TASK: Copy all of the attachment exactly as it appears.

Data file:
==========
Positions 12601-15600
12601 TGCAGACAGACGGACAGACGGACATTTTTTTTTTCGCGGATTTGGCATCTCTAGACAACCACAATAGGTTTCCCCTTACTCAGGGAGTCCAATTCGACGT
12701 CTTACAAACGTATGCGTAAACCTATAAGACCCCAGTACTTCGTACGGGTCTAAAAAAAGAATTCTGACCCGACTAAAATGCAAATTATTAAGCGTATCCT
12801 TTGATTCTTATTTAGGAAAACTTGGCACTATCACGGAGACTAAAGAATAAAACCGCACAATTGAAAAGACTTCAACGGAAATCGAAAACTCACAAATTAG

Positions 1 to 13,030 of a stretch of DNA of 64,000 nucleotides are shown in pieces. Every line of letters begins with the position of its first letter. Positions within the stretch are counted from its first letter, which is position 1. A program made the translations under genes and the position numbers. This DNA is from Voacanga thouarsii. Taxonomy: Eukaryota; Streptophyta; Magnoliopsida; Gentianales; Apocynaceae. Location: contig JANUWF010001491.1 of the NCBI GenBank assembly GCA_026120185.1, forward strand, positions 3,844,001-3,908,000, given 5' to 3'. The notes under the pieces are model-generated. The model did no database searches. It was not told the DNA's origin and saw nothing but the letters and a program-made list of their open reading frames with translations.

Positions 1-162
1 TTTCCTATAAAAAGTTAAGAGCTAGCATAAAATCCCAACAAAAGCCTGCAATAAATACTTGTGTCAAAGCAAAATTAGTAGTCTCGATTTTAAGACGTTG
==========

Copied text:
Positions 12601-15600
12601 TGCAGACAGACGGACAGACGGACATTTTTTTTTTCGCGGATTTGGCATCTCTAGACAACCACAATAGGTTTCCCCTTACTCAGGGAGTCCAATTCGACGT
12701 CTTACAAACGTATGCGTAAACCTATAAGACCCCAGTACTTCGTACGGGTCTAAAAAAAGAATTCTGACCCGACTAAAATGCAAATTATTAAGCGTATCCT
12801 TTGATTCTTATTTAGGAAAACTTGGCACTATCACGGAGACTAAAGAATAAAACCGCACAATTGAAAAGACTTCAACGGAAATCGAAAACTCACAAATTAG

Positions 1 to 13,030 of a stretch of DNA of 64,000 nucleotides are shown in pieces. Every line of letters begins with the position of its first letter. Positions within the stretch are counted from its first letter, which is position 1. A program made the translations under genes and the position numbers. This DNA is from Voacanga thouarsii. Taxonomy: Eukaryota; Streptophyta; Magnoliopsida; Gentianales; Apocynaceae. Location: contig JANUWF010001491.1 of the NCBI GenBank assembly GCA_026120185.1, forward strand, positions 3,844,001-3,908,000, given 5' to 3'. The notes under the pieces are model-generated. The model did no database searches. It was not told the DNA's origin and saw nothing but the letters and a program-made list of their open reading frames with translations.

Positions 1-162
1 TTTCCTATAAAAAGTTAAGAGCTAGCATAAAATCCCAACAAAAGCCTGCAATAAATACTTGTGTCAAAGCAAAATTAGTAGTCTCGATTTTAAGACGTTG